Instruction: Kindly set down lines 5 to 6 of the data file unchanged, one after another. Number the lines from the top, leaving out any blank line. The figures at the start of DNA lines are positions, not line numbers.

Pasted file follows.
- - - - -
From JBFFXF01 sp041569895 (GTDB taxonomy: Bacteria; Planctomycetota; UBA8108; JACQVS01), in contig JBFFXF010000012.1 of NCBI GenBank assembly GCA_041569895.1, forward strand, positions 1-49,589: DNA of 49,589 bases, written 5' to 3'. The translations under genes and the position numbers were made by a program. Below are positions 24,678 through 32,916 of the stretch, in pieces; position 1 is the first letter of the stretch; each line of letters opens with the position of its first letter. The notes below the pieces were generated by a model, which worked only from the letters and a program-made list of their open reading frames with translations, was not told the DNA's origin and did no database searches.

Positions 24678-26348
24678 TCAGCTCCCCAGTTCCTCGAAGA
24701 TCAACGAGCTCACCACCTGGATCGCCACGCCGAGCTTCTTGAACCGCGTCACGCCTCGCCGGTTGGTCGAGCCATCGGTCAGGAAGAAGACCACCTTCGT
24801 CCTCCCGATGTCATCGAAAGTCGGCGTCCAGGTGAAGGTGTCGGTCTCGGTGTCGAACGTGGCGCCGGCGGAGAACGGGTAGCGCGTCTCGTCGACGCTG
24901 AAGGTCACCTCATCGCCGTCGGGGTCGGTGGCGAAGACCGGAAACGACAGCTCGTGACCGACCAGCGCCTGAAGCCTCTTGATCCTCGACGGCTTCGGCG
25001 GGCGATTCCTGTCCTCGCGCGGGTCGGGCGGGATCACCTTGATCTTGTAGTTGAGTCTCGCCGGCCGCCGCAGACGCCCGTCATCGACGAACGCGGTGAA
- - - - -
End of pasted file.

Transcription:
24801 CCTCCCGATGTCATCGAAAGTCGGCGTCCAGGTGAAGGTGTCGGTCTCGGTGTCGAACGTGGCGCCGGCGGAGAACGGGTAGCGCGTCTCGTCGACGCTG
24901 AAGGTCACCTCATCGCCGTCGGGGTCGGTGGCGAAGACCGGAAACGACAGCTCGTGACCGACCAGCGCCTGAAGCCTCTTGATCCTCGACGGCTTCGGCG